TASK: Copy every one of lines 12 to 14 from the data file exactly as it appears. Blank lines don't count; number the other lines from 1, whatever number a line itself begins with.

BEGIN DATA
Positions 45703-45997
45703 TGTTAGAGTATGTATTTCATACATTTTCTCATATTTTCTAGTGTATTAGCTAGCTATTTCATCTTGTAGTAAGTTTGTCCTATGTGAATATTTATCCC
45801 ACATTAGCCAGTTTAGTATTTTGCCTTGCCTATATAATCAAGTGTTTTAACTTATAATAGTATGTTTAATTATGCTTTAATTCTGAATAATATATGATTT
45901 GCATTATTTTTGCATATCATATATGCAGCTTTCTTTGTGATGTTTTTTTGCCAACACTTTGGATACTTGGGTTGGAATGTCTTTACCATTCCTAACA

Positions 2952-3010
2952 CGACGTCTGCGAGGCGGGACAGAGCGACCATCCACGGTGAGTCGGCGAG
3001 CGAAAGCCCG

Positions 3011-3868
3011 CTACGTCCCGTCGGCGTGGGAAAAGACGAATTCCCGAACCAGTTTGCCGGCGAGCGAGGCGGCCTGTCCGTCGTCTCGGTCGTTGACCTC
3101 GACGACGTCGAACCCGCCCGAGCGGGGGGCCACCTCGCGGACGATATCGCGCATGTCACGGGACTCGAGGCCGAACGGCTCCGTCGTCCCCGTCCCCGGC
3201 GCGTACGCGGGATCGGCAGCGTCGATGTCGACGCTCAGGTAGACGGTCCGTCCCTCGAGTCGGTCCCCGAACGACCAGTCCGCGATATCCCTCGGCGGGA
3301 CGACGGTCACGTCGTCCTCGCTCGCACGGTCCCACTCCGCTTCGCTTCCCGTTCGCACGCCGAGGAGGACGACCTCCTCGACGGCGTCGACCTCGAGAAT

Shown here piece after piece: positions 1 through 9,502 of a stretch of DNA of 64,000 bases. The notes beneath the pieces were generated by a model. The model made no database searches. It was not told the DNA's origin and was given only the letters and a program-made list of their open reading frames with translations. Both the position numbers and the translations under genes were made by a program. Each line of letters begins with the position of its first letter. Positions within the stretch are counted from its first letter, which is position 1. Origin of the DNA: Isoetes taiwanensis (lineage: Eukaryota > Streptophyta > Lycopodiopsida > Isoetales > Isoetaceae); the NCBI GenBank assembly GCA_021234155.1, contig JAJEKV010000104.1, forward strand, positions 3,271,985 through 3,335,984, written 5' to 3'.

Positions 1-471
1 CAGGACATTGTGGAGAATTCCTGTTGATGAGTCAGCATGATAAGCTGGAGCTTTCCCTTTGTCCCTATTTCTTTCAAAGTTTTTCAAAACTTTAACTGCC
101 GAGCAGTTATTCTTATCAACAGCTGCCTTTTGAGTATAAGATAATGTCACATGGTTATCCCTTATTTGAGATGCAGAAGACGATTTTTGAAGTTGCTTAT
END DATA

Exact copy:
3301 CGACGGTCACGTCGTCCTCGCTCGCACGGTCCCACTCCGCTTCGCTTCCCGTTCGCACGCCGAGGAGGACGACCTCCTCGACGGCGTCGACCTCGAGAAT

Shown here piece after piece: positions 1 through 9,502 of a stretch of DNA of 64,000 bases. The notes beneath the pieces were generated by a model. The model made no database searches. It was not told the DNA's origin and was given only the letters and a program-made list of their open reading frames with translations. Both the position numbers and the translations under genes were made by a program. Each line of letters begins with the position of its first letter. Positions within the stretch are counted from its first letter, which is position 1. Origin of the DNA: Isoetes taiwanensis (lineage: Eukaryota > Streptophyta > Lycopodiopsida > Isoetales > Isoetaceae); the NCBI GenBank assembly GCA_021234155.1, contig JAJEKV010000104.1, forward strand, positions 3,271,985 through 3,335,984, written 5' to 3'.

Positions 1-471